Farmington will be host to its first LGBTQ+ pride festival Saturday from 11 a.m. to 5 p.m. in downtown. Organizers gathered Monday night to start decorating Meetinghouse Park, where the festival will be held following a march. Autumn Fournier sketches the beginnings of a mural that will eventually be covered in characters and rainbow flames. Kay Neufeld/Franklin Journal

FARMINGTON — The downtown is about to get a lot more colorful. Rainbows are expected to be displayed Saturday at the first LGBTQ+ Pride Festival in the town’s history.

The family-friendly festival is to begin with a march through downtown at 11 a.m. and return to Meetinghouse Park for musical performances, community vendors, food, educational resources and activities for all ages.

Farmington Pride organizers AJ Saulnier and Leia Pasquarelli said their goal is to build community in the area and offer queer people a place to feel welcome.

The idea began with Saulnier and other organizers creating a Facebook group for queer people in the Farmington region, similar to other online posting boards in Maine.

“I really wanted to see something specifically for Farmington,” Saulnier said. “I felt like we can build some community here.”

After the group started gaining steam, Saulnier said he realized just how big the local queer community is.


“It’s really refreshing to see,” Pasquarelli, who hails from the Boston region, said. “I think there’s a community here, it’s just how to enrich that and make it more accessible.”

After it took off in March, Farmington Pride organizers set their sights on an event during Pride Month in June.

“My hope (for the festival) is that there’s community, there’s love, there’s acceptance — everyone’s welcome,” Pasquarelli said.

Alongside the festival, Farmington Pride has also been organizing events around Franklin County to offer space for queer people to gather beyond Pride Month celebrations.

Farmington Pride recently began hosting Pride Power Hours on Sundays at the Orange Cat Cafe in Farmington and at Calzolaoi Pasta Co. in Wilton every other Thursday, where attendees can gather, connect and play games.

“It’s really important to have something regular,” Saulnier said. “(We want to make sure) community doesn’t go away once we hit July.”


Farmington is celebrating Pride Month with its first LGBGTQ+ pride festival Saturday from 11 a.m. to 5 p.m. in downtown. Farmington Pride organizers, from left Autumn Fournier, Leia Pasquarelli and Alex Kane gathered Monday night to start decorating Meetinghouse Park, where the festival will be held following a march. Kay Neufeld/Franklin Journal

“It’s about visibility. (In these small towns), it’s not always easy to get places or know where to go to meet people in the (LGBTQ+) community,” Pasquarelli added. “It’s important to connect individuals with each other so they could see they’re not alone.”

Saulnier and Pasquarelli said the community response has, for the most part, been really positive.

“We’ve gotten letters from older people who have been here (for a long time), if not their whole lives, saying, ‘thank you guys for doing this and it’s really refreshing to see … we needed something like this,'” Pasquarelli said.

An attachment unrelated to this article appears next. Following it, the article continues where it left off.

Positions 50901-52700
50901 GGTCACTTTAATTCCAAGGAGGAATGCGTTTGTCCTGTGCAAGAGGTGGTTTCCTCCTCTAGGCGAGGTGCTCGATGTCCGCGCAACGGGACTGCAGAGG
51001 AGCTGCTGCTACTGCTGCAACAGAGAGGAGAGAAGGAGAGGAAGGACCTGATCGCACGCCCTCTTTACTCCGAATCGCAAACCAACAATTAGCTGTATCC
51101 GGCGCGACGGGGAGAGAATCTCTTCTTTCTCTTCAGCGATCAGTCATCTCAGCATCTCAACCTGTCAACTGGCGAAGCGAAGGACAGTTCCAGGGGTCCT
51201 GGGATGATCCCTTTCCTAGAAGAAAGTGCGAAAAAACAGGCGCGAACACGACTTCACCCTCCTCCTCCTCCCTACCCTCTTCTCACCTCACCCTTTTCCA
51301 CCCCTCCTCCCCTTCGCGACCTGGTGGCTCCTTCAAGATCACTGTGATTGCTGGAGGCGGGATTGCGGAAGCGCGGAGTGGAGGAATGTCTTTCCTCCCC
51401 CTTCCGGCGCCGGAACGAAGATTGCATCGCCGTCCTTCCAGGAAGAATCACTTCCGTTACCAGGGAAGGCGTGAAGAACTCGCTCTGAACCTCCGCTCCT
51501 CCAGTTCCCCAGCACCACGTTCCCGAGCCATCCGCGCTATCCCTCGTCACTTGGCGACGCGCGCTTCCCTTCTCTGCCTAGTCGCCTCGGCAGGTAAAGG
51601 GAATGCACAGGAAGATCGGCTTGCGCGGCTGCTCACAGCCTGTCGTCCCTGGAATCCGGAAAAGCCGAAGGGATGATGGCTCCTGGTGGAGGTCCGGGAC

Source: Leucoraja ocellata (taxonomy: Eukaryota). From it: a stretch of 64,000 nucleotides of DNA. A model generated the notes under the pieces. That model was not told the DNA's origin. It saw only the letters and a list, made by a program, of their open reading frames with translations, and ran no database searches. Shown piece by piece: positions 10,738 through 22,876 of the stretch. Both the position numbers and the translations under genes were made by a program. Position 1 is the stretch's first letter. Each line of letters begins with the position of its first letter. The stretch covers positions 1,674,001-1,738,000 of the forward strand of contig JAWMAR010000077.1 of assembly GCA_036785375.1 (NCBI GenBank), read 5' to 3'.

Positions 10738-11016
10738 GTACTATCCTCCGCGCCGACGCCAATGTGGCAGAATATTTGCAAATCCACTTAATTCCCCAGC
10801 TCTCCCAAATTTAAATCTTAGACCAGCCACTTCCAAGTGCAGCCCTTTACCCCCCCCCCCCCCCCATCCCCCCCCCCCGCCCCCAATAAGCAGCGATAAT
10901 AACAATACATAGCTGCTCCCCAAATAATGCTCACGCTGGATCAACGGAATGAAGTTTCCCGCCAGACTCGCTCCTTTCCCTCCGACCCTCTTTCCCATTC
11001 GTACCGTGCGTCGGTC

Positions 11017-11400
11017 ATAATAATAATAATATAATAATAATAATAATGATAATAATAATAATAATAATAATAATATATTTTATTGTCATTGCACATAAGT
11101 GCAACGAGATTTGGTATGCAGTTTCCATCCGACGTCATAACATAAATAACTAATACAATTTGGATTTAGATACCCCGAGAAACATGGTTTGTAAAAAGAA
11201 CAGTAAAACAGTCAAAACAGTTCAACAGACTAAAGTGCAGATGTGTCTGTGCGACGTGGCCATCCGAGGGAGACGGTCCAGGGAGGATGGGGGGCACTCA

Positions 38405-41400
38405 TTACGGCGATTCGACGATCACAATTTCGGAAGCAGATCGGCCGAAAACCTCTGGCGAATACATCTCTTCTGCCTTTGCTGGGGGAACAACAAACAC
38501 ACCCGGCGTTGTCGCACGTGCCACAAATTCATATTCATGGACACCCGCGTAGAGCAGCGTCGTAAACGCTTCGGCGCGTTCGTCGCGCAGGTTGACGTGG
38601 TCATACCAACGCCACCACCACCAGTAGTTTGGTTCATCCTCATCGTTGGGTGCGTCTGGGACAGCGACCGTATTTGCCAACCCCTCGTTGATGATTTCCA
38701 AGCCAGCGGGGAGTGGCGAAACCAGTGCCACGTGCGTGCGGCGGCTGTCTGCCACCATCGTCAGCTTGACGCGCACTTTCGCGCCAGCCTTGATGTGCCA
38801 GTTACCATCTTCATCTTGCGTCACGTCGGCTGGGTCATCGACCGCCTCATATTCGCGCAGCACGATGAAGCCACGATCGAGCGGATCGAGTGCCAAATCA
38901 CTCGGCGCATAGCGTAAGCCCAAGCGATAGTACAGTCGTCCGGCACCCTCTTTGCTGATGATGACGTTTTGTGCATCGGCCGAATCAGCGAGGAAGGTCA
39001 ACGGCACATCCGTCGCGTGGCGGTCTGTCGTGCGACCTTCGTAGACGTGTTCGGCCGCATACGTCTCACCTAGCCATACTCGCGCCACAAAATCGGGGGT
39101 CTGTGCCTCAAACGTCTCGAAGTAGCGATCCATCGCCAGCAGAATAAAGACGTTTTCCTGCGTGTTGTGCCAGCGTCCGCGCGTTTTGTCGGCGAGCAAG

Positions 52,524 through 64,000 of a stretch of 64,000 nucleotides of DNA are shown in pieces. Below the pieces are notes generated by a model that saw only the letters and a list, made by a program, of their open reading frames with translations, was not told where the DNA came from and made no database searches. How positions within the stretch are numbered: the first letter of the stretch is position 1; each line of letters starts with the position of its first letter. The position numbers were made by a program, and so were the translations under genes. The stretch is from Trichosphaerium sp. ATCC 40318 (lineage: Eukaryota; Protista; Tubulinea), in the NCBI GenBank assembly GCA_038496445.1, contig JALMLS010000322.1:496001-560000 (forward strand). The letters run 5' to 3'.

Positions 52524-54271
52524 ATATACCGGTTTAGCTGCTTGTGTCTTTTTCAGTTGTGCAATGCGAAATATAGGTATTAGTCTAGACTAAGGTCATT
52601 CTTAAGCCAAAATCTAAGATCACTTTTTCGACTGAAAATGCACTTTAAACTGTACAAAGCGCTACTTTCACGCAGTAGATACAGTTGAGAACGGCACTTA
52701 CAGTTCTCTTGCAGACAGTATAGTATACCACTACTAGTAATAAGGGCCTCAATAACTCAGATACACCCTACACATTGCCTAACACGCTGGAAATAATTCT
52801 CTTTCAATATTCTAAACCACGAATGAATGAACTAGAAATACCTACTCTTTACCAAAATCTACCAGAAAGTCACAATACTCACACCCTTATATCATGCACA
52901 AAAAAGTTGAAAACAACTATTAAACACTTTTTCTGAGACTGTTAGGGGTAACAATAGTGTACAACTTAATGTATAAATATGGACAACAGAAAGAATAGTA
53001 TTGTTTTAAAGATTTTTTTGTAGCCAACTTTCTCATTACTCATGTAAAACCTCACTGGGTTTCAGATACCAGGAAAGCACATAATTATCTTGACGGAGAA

But that’s not to say it hasn’t all been easy. Farmington Pride received some pushback in Farmington, Maine Area: News & Community, a popular community Facebook group with 5,400 members.

However, Saulnier said they’ve tried to handle any disagreements “diplomatically.”

Recent news has also raised concerns about safety issues at the event.


On June 12, police detained 31 members of an extremist white nationalist group that was planning to riot near a pride event in Idaho.

At the same time, America has seen anti-LGBTQ+ legislation put forth and a spike in homophobic, transphobic violence and hate crimes. As a result organizers across the country told NPR that they are “on edge as Pride Month continues.”

But Saulnier said he has met with Chief Kenneth Charles of the Farmington Police Department to ensure the festival is safe.

In the face of these issues, Pasquarelli and Saulnier said a pride festival in Farmington is coming at an important time with an opportunity to educate.

“There is a lot of vitriol happening and I think vitriol stems from ignorance,” Saulnier said. “If we aren’t working to educate our communities about queerness then people will stay ignorant and stay hateful.”

“I think it’s a really important resource to have for everybody, but most importantly the queer community, to advocate for the rights of everyone,” Pasquarelli said.


Ultimately, Saulnier said Farmington Pride will be about creating “a safe and welcoming atmosphere for queer people” to access community and important resources while also offering an “educational opportunity for people who are allies and willing to learn more.”

“I’m excited to celebrate who I am and be open about it without second-guessing whether I’m telling the wrong person,” Pasquarelli said.

“Pride is about celebrating your authentic self in a loving community,” Saulnier said. “It’s all love.”

The Farmington Pride Festival is scheduled to begin at 11 a.m., with a march from Meetinghouse Park. After the march, there are to be events at the park until 5 p.m. Farmington Pride is also hosting a bar hop around downtown, with karaoke, set to begin at 5 p.m.

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